My religion (RC), I believe should provide the moral fabric and guidelines I need to conduct my life. It is not a democracy, nor can I change their behaviour, unless I choose to be Martin Luther. It is the moral hypocrisy that I find repugnant from both the political and religious arenas.

One, I can do something about.

fnord

When I was a kid, 10-14, I lived in a very very religious commune, where my math-teacher would quote the bible, and it was pretty weird. I fought a lot in those days, thankfully I am not small. The evil of religion, in ANY shape, when it turns into fanatiscm, is very very ugly. The acceptance of unacceptable crimes is just one of the symptoms of that kind of fanatics.

Beautiful religion, on the other hand, wich celebraes the love of life, is another matter.

FDChief

I remember reading somewhere that when the early Christian church became the state religion of the later Roman Empire that the fundamental, irreconcilable dichotomy between rendering unto Caesar that which was Caesar's and God that which was God's forced the two entities to choose which set of ethics should prevail. The state's won. A huge portion of the history of the Roman church since that time is one of prelates who are perforce temporal powers as much - and sometimes more than - spiritual leaders.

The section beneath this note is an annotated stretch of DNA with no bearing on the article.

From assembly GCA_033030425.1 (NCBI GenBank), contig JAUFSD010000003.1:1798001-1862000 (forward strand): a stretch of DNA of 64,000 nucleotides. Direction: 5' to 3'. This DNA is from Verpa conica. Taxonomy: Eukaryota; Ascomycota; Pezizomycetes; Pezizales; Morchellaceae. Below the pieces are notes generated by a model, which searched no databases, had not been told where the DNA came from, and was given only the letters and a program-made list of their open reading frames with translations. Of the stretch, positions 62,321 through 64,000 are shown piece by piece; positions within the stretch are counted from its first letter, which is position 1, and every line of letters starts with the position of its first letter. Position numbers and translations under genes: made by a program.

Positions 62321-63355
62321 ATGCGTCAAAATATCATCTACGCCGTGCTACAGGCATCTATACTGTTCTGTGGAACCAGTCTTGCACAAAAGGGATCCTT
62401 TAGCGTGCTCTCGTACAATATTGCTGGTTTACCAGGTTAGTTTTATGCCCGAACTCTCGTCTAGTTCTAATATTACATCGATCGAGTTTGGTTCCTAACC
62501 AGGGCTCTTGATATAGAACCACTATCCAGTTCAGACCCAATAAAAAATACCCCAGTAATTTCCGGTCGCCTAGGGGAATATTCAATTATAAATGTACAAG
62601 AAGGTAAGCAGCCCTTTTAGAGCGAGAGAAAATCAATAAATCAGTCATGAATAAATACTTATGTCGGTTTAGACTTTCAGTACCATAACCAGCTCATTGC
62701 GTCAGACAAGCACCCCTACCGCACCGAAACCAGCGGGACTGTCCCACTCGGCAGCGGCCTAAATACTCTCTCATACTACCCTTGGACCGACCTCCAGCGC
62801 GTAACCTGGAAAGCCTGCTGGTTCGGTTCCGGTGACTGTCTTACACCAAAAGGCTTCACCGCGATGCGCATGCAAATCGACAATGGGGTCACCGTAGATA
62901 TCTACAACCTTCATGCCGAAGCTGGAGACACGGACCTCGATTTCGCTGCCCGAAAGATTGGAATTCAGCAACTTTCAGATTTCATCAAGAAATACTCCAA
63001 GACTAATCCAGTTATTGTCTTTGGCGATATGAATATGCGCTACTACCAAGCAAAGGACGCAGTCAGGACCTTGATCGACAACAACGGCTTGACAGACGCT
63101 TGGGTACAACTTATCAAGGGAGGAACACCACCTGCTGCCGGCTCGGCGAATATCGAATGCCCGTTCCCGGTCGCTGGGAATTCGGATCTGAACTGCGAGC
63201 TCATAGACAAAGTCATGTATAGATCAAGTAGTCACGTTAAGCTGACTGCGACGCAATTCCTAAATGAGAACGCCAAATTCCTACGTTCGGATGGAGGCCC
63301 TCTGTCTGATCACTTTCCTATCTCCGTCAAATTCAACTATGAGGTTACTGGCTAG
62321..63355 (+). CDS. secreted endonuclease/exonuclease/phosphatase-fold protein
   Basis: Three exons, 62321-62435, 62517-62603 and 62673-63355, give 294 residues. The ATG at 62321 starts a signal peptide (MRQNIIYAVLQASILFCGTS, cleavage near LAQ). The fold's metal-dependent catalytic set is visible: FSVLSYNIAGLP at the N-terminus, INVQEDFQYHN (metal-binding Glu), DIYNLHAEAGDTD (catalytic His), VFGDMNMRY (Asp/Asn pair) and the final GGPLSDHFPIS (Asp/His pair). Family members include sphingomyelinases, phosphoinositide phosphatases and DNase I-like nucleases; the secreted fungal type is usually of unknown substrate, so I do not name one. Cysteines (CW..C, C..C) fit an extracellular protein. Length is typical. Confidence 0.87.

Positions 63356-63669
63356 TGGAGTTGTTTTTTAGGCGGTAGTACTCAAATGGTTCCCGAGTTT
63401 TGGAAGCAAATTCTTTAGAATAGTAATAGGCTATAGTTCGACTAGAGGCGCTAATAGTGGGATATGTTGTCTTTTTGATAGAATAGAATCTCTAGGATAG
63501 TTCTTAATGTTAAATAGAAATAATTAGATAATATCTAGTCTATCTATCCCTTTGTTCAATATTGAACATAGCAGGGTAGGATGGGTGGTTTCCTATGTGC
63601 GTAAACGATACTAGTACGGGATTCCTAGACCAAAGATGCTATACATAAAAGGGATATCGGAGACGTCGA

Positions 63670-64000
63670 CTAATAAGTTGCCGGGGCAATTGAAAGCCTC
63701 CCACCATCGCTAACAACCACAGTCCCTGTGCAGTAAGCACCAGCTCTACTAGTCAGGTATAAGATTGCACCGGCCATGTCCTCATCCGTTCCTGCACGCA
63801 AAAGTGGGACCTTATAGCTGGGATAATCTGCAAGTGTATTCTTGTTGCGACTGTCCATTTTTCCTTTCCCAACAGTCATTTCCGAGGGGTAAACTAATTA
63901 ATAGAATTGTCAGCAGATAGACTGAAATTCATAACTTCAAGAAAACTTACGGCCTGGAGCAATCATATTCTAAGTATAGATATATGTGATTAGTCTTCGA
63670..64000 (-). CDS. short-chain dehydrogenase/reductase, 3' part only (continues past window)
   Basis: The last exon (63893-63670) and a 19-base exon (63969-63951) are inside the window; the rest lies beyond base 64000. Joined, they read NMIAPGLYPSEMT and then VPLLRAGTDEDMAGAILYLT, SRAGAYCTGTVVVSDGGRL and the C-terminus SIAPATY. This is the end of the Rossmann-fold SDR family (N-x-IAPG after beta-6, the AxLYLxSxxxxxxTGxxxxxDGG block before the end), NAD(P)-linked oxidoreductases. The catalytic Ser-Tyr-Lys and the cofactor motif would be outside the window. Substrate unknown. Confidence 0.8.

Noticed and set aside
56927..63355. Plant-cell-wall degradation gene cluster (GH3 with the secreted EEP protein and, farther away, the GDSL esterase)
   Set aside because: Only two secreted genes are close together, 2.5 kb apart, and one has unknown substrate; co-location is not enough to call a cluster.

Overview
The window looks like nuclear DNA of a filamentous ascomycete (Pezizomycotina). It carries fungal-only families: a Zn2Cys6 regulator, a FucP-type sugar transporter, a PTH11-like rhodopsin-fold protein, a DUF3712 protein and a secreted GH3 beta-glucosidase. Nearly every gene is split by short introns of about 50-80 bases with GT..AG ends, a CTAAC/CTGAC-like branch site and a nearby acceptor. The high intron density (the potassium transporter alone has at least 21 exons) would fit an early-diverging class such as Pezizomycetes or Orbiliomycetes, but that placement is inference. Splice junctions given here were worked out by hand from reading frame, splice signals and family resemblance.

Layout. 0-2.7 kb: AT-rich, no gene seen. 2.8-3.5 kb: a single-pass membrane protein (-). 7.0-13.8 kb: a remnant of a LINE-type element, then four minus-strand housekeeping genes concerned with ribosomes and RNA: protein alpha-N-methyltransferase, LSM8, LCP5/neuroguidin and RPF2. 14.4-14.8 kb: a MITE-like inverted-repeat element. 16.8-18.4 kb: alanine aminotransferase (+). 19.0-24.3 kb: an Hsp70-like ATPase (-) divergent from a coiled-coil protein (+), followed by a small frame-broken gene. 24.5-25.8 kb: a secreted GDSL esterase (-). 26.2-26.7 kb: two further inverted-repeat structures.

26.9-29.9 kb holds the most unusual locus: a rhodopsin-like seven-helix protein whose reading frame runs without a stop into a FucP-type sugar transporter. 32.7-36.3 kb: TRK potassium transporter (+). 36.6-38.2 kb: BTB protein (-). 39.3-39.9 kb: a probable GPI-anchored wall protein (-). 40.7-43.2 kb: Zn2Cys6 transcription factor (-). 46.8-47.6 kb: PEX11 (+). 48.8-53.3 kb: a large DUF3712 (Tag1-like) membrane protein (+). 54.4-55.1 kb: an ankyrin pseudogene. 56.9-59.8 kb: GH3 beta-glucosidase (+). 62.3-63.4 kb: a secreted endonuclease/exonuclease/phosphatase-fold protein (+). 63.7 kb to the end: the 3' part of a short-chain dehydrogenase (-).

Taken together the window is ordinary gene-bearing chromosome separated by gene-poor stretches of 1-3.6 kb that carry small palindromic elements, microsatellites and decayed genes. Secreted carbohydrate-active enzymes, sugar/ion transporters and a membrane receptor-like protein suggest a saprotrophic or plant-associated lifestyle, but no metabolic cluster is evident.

ISTM that this s not just a Roman problem. All churches, once they move past the "meeting-in-someone's-house" phase have to deal with the issue of how much temporal power and authority can exist comfortably with spiritual rectitude. For thrones and dominations do, often must do, things that aren't morally palatible. If this document appalls you you weren't paying attention in history when the professor told you about the selling of indulgences or the Albigensian Crusade. Churches do what they have to do to survive and prosper. Heiratic churches, especially, tend to value conformity and secrecy over chaotic revelations and an informed and unruly laity...